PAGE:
Where Oil and Gas meets Wind, Wave and Tidal
30th – 31st May 2012
New Drumossie Hotel, Inverness
This is a two-day conference with the aim of bringing together players from across the region’s marine energy industries.
Organised by the University of the Highlands and Islands’ Energy Research Group, the aim of this event is to facilitate the sharing of knowledge between offshore sectors, including established oil and gas businesses as well as companies in the emerging renewables market. It is being increasingly recognised there is much common ground between the skills and knowledge needed to develop marine renewable installations and those which are currently used in the oil and gas sector.
Companies entering the renewables sector can learn from established offshore operators and there are huge opportunities for supply chain businesses to get involved with emerging technologies. This event, the first of its kind in the Highlands and Islands, will explore these issues for businesses interested in technological innovation or diversifying into new sectors. Delegates will get the chance to meet decision makers and learn about new developments.
The detailed programme is still being put together but the CWCG FLYER gives the gist of what will be covered over the 2 days. We’re also giving delegates/businesses the chance to showcase their work/innovations/interests for 5 minutes if they want to.
Registration and Cost: Delegate places can be booked now, with a registration fee of £95. Fee covers attendance at all sessions over the 2 days, and the conference dinner on the evening of Wednesday, 30th May.
Places can be booked on the website or by email to email@example.com or by calling Fiona O’Fee on 0800 032 8080.
Although quite widely reported I felt it was important to recognise this milestone in the development of wind generation in the UK.
RenewableUK, the trade association representing the renewable energy industries, has announced that the country’s wind sector has reached a landmark 6 gigawatts of installed capacity – enough to supply electricity to 3,354,893 homes.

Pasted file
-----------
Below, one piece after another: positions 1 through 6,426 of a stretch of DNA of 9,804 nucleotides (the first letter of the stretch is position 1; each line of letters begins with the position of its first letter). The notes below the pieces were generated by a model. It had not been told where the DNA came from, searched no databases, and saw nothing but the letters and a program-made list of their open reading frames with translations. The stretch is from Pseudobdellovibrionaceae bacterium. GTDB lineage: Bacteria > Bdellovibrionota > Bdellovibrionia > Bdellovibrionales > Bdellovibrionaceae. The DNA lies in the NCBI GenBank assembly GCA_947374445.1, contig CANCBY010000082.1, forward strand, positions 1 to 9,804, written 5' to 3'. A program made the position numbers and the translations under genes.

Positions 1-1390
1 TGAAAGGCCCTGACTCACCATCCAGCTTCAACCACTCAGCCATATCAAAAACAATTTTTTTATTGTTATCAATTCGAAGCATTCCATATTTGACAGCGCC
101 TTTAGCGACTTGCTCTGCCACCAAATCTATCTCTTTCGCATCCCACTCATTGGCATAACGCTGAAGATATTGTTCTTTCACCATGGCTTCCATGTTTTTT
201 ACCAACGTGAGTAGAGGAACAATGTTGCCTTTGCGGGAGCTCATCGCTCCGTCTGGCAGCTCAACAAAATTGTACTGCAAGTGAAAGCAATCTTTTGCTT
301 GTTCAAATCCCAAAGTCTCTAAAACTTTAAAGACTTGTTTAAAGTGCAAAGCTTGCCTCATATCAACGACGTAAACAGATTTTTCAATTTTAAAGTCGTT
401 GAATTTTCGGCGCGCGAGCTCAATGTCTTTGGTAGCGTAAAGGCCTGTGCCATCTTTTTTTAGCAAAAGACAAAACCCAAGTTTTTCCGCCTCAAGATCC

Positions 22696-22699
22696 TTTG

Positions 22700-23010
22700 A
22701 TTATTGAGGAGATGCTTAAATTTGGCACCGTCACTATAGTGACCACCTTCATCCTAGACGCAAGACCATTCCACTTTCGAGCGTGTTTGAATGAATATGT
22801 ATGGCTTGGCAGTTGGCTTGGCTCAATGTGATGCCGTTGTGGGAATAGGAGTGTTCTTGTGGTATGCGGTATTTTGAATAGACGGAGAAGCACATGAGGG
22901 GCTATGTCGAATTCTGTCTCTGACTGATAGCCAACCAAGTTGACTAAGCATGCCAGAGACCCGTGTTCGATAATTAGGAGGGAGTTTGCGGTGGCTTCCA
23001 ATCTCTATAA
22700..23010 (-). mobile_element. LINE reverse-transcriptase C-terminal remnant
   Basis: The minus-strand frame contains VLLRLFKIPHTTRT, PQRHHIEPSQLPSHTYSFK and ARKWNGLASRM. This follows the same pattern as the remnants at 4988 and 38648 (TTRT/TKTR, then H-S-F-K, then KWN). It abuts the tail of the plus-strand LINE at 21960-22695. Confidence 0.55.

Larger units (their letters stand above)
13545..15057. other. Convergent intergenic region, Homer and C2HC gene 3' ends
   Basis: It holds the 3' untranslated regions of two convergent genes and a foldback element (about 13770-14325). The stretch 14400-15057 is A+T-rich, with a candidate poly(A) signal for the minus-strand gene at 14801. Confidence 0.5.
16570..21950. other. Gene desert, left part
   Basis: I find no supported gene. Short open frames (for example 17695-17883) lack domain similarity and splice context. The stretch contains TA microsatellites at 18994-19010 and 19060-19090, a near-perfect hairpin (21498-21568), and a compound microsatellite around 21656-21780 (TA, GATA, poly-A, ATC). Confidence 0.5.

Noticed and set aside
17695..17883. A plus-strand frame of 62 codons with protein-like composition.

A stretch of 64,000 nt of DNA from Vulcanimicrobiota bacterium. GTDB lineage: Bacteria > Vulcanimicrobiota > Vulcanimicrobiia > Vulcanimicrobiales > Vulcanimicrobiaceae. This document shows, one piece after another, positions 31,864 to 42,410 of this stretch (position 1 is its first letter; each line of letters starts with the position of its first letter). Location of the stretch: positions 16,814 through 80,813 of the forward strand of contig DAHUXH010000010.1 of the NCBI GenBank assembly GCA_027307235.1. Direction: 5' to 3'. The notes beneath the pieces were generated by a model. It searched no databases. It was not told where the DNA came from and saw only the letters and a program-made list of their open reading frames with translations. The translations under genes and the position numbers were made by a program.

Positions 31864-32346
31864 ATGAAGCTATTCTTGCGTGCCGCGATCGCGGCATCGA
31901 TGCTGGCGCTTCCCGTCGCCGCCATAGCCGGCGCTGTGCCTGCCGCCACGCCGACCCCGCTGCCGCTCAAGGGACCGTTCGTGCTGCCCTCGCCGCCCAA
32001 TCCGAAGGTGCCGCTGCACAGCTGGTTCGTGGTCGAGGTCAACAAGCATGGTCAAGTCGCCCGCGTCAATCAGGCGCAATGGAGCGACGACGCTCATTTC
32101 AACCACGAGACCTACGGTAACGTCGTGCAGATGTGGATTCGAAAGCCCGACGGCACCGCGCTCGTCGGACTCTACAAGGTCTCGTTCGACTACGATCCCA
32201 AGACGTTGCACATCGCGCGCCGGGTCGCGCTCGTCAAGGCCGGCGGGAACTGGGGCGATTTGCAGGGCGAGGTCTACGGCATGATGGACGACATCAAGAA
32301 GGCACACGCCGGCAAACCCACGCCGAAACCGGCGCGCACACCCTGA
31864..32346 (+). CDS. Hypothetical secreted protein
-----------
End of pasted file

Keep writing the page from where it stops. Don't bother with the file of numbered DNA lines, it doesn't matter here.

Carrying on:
The 6GW threshold was reached following recent installation work at the Ormonde offshore wind farm, off the coast of Cumbria, which now has 120 megawatts (MW) operational.
RenewableUK’s Chief Executive, Maria McCaffery said:
“This is a landmark achievement. There’s a great feeling of pride throughout the industry that we’ve reached a record high of 6 gigawatts, and there’s a further 19.5GW of capacity under construction, consented, or in planning.
The Government’s Renewable Energy Roadmap is calling for 31GW of onshore and offshore wind combined by 2020, and we’re confident that we can deliver this if we continue to get the right level of Government support”.
The Chairman of Scottish Renewables, Jeremy Sainsbury said:
“We obviously join the renewables industry in celebrating reaching the 6GW mark and congratulate the Scottish sector in contributing almost 50 per cent towards this important milestone.
“It is clear that with Scotland’s 2020 target of generating the equivalent of 100 per cent of our electricity needs from renewables that we will continue to play a significant part in delivering capacity across the UK”.
The CIVITAS GROUP have just issued a report adding to the growing number of similar reports questioning the drive for wind generated power in the UK. Written by Ruth Lea, a contributor to the Civitas Group and economic adviser to the Arbuthnot Banking Group, the report suggests wind power is not an economically vaiable form of energy generation and is not effective at cutting CO2 emmissions.
NEW REPORT JUST ADDED…..
Click through to our ‘Reports & papers’ page or the link below to see the updated EWEA (European Wind Energy Association) report on the future targets and current state of wind power generation across Europe.
E.ON has announced it is developing a pilot plant in Falkenhagen in the north east of Germany to convert power from wind energy into hydrogen which can then be stored in the country’s gas grid. The company is investing over EUR5 million on the pilot plant and further research into this innovative technology.
Using power from renewable energy sources, they estimate the plant could produce about 360 m³ of hydrogen per hour from 2013 onwards through electrolysis. The hydrogen will be fed into the Ontras gas pipeline system and be used like normal natural gas. This makes the gas grid a storage system for power from weather-dependent renewables.
“We need new storage capacities so that we can further increase the share of weather-dependent wind power in our generation portfolio in coming years. Using the existing gas infrastructure to store hydrogen is a promising approach in the long run, enabling us to combine our strengths as a power and gas company,” said Professor Klaus-Dieter Maubach, member of the E.ON AG Board of Management responsible for Technology & Development. At present, up to 5 percent hydrogen can be added to the natural gas grid without any problems, and in the medium term experts expect up to 15 percent. This means that today’s entire renewable power output could be stored in the German gas grid.